Another example that comes to mind is who between Germany and Austria can claim the brilliant film The Robber as their own? There is clearly a lot of lobbying and discussion that goes on in each nation as to which film should be submitted as a sole representative. For example, every year the question in India does not seem to be which is the best film of the year but rather which film has the best shot to get nominated for an Oscar. This question has certainly gained prominence in the last decade ever since Lagaan got a surprize nomination.

While there is a shortage of foreign/indie films at local theaters, it is not all doom and gloom. Thankfully, some of this great world cinema can be found via film festivals, DVDs and online. Scott highlights this as well:

Their work is almost invisible here, though it commands a fair amount of attention in the flourishing and contentious cinephile wing of the blogosphere. But it is nonetheless available to anyone with the curiosity and patience to navigate the new, fast-evolving cosmos of V.O.D. and streaming Web video.

I like to believe that theater owners will book a non Hollywood film if the movie will make them money. An award and a nomination for a foreign film will certainly go a long way in helping theater owners make that decision, as will a film’s success at various international film festivals. Also, if a foreign film is a box-office hit in its native country, then that will also increase the film’s chances of getting some screens in a North American multiplex. Yet, such awards and box-office success only greets just a few out of the thousands of foreign films that get made every year.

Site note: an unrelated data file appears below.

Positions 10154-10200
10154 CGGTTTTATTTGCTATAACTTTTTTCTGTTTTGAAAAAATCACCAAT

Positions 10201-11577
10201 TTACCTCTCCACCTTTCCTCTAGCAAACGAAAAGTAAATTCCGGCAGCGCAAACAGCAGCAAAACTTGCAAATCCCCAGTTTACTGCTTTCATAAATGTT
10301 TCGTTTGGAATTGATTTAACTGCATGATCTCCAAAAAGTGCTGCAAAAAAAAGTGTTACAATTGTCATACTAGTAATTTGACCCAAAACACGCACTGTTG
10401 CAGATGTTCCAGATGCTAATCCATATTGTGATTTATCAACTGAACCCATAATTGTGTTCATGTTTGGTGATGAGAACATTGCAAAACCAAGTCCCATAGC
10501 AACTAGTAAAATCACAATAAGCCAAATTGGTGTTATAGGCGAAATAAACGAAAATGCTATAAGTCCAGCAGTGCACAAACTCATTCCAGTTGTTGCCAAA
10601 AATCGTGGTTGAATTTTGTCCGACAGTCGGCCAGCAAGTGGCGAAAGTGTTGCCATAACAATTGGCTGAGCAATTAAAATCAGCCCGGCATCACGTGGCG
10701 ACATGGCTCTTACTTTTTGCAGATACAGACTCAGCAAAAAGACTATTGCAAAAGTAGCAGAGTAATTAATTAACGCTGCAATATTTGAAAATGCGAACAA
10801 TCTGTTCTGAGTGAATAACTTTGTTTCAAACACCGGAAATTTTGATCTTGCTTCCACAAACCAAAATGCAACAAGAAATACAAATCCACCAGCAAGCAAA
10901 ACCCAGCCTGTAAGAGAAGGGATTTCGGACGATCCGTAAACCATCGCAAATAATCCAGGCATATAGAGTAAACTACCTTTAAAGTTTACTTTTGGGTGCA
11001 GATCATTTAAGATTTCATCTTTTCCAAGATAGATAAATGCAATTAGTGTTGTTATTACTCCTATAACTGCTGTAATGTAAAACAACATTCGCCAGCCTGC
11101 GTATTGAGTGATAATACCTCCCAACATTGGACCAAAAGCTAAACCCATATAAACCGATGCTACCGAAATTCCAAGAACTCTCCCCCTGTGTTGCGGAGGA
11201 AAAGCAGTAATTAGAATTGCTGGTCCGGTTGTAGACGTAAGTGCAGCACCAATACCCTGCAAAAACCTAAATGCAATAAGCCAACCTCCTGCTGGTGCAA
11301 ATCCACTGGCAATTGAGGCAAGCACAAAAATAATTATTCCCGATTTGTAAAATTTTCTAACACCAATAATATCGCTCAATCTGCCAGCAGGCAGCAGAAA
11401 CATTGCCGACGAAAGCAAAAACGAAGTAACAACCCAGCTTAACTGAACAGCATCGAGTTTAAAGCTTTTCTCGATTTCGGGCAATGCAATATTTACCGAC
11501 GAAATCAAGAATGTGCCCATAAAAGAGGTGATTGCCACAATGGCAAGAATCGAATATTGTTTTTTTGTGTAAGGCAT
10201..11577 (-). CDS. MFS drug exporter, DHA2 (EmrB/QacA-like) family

We are supposed to be living in an open world of limited boundaries yet theaters in North America appear to be firmly closed to the world. There is a line in Saul Bellow’s novel The Dean’s December along the lines of "For God’s Sake, open the universe a little more!". So taking that line as an inspiration:

For God’s Sake, open your theater doors a little more and let in the world.

and...a nudge towards film programmers:

If you book it, people will come.

They may not come in droves at first but a few will appear to see what this Carlos movie is all about. Then slowly others will follow. But the average person has much better taste than what film producers and distributors like to think.


Sam Juliano said...

Why should “Of Gods and Men” have been France’s only shot? And what determines the nationality of a film in any case?"

Indeed Sachin. This is a vital point. This past year was a banner one for French cinema. Lourdes, Carlos, Un Prophete, Mademoiselle Chambon, White Material as well as Of Gods and Men (which I believe will be opening next week as per a poster display at the Lincoln Plaza Cinemas where last night I saw a Korean film called POETRY--which may well be the greatest Korean film I have seen in my life!!!) are proof parcel that limiting the choice to only one is foolhardy.

Sachin said...

I have been waiting to see Poetry for a while now. I was quite impressed by the director's previous effort Secret Sunshine which leaves plenty of food for thought.

Oh in a few weeks I will be able to see Lourdes.